Progressives in Ohio wasted no time moving to change the state’s constitution and take away qualified immunity from police after a failed push by Republicans to make it harder to alter the state’s guiding document.
Shortly after Ohio voters rejected a ballot measure that would have raised the threshold to amend the state constitution from 50% plus one vote to 60% of the vote, the Ohio Coalition to End Qualified Immunity submitted a petition to end qualified immunity for state workers, including the police, the Toledo Blade reported.
Ending qualified immunity, a vocal goal of progressives and police abolitionists across the country, would end protections that state employees currently have from most civil lawsuits.
“Qualified immunity is a legal loophole that protects people like politicians and rogue officers from being sued for violating a person’s rights,” the group’s website states.
Ohio Republicans immediately sounded the alarm in response to the petition.
“I told you they’re trying to turn Ohio into California,” Ohio’s Republican Secretary of State Frank LaRose, arguably the most prominent supporter of State Issue 1, which was voted down earlier this week, posted on X. “Now they’re coming after our police.”
“We haven’t even certified the results of Tuesday’s election and the radical left has already filed paperwork to strip critical legal protections from law enforcement,” LaRose wrote.
Supporters of voting “Yes” on State Issue 1 had warned voters leading up to Tuesday’s special election that progressives would be emboldened to circumvent the legislature and amend the constitution on a wide variety of issues from abortion to parental rights to law enforcement.
“The moral compass of our country is under attack by left-wing organizations, and what they’re doing is they’re bypassing state legislatures across America and there’s a direct assault on state constitutions,” Mehek Cooke, an Ohio attorney and Republican political consultant, told Fox News Digital on Friday.
“Ohio is the battleground test for extreme out-of-touch liberal ideology, and they’re using a full force offensive on parental rights, such as allowing transgender surgeries of minors without consent, abortion on demand, gun rights, and now they’re going after the lifeline of our communities, our police officers.”
Cooke added that there is “definitely a place” to discuss qualified immunity in Ohio, but that discussion “belongs in the state legislature” and “does not belong in our state constitution.”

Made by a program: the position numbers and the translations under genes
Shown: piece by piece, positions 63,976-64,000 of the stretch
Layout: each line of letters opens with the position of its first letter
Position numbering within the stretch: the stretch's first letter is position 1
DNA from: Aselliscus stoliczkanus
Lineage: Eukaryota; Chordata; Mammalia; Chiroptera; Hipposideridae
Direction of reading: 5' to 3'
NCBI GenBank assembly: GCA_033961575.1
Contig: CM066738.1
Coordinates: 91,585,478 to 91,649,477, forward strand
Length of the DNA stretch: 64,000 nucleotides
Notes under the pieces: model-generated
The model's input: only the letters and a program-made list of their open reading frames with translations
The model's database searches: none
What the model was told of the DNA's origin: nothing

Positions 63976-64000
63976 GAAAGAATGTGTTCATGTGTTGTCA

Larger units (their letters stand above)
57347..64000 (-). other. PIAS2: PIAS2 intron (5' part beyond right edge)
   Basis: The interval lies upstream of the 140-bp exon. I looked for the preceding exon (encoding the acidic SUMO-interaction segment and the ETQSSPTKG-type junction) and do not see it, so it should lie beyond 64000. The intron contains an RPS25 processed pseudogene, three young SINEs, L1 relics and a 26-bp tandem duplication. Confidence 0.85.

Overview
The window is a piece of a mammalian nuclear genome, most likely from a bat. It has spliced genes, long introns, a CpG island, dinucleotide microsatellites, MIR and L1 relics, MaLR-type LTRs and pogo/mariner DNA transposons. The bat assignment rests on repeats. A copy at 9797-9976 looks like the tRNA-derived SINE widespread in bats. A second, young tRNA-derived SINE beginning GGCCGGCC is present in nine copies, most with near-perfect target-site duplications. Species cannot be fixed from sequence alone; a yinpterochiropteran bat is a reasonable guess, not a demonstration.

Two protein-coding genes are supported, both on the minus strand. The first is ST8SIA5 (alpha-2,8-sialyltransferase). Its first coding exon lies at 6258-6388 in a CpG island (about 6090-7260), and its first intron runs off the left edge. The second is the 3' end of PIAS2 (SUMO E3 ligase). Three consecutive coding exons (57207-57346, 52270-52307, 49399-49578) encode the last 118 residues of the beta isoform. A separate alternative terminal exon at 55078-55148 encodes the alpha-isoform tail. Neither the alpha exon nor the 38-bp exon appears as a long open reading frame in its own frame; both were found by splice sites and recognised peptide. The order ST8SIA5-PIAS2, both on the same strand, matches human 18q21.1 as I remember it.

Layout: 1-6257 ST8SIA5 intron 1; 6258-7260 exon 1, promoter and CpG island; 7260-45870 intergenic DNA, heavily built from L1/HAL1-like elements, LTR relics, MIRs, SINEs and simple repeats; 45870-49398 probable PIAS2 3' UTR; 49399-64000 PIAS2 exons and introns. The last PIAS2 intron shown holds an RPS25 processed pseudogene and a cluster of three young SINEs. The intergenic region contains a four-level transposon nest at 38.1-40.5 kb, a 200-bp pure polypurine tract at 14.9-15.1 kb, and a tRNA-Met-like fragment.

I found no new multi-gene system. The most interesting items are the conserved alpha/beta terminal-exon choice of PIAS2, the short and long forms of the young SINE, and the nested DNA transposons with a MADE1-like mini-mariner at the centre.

Ohio Coalition to End Qualified Immunity has tried to submit similar positions twice before, but they have been rejected by the office of Ohio Republican Attorney General Dave Yost, who concluded the summary language that voters would see on the ballot was not clear enough as to what the amendment would do.
Yost’s office has until Aug. 18 to approve the petition and begin the signature gathering process.
“Any time you submit a constitutional amendment to the attorney general’s office, it’s incumbent upon that attorney general to ensure that the wording is clear, concise, not misleading, single issue, and many times these outside groups don’t understand you cannot submit open-ended constitutional amendments that continue to mislead or confuse the American people,” Cooke told Fox News Digital.
“So I’m curious to see what’s going to happen with this amendment, but this is just the start of turning Ohio into California, and there are many more amendments that are going to be filed to attack our moral compass.”
In a statement to Fox News Digital, Ohio Coalition to End Qualified Immunity said, “We believe that the summary language of this iteration of the Protecting Ohioans’ Constitutional Rights amendment is a fair and truthful representation of the amendment itself, as required by law for AG certification.”
“It is neither radical nor partisan but a unified effort to ensure the rights of all Ohioans are upheld and protected. Contrary to LaRose’s statement, our goal is not to target law enforcement, but to ensure accountability, build trust, and cultivate a just system for all residents of Ohio by holding the state and its political subdivisions, not individual government employees, responsible for the conduct of their employees,” the group added.
“The attempt is not to turn Ohio into another state but to fulfill a basic American promise: a government accountable to the people.”